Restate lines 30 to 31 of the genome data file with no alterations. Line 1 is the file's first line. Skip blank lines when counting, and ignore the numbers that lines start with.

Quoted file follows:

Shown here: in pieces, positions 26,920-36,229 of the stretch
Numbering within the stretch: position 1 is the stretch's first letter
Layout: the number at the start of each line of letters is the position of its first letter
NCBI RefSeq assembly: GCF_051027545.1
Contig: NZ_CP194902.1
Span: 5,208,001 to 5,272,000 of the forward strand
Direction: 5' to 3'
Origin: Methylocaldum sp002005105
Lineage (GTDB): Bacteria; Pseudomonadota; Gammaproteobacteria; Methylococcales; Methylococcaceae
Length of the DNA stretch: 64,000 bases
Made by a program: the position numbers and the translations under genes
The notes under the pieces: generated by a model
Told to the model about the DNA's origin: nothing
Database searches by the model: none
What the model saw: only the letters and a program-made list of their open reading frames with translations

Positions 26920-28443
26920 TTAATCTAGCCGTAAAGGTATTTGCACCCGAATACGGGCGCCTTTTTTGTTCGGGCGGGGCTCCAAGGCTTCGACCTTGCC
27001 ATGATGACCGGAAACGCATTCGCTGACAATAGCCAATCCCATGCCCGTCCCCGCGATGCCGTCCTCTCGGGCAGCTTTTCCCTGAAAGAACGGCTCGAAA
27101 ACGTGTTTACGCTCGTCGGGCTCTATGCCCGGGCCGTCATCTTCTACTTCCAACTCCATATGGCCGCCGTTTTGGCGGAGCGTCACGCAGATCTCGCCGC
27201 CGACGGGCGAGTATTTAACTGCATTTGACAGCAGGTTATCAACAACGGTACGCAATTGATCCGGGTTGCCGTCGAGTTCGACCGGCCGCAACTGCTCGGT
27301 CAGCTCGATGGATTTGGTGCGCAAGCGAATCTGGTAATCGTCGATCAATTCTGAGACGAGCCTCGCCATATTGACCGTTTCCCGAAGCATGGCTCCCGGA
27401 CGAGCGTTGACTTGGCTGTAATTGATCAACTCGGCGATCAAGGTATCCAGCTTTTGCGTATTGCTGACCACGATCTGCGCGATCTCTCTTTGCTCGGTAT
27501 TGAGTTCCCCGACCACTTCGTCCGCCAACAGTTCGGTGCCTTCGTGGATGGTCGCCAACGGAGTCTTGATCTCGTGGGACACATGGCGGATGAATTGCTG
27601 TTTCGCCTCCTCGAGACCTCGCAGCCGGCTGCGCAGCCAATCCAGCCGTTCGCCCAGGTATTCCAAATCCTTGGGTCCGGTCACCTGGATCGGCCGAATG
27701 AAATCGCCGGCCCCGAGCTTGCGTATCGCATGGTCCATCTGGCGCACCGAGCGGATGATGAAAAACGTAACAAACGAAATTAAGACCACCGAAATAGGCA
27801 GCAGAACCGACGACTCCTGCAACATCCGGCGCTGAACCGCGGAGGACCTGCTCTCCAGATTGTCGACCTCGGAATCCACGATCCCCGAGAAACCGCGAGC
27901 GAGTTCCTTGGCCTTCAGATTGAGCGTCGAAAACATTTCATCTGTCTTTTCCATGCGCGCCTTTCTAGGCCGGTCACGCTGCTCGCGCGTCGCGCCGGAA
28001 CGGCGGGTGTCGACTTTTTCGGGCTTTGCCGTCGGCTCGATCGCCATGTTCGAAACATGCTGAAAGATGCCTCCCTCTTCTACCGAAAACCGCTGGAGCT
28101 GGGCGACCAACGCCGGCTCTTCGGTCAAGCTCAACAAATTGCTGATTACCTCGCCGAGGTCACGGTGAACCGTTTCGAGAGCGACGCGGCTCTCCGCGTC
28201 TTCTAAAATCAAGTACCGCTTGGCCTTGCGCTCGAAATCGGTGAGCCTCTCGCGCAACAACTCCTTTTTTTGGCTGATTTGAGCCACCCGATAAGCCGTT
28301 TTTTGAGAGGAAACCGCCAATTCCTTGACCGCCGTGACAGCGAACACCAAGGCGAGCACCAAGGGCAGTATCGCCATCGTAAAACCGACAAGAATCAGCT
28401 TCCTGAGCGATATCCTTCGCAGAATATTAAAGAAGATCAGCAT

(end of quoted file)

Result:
28201 TTCTAAAATCAAGTACCGCTTGGCCTTGCGCTCGAAATCGGTGAGCCTCTCGCGCAACAACTCCTTTTTTTGGCTGATTTGAGCCACCCGATAAGCCGTT
28301 TTTTGAGAGGAAACCGCCAATTCCTTGACCGCCGTGACAGCGAACACCAAGGCGAGCACCAAGGGCAGTATCGCCATCGTAAAACCGACAAGAATCAGCT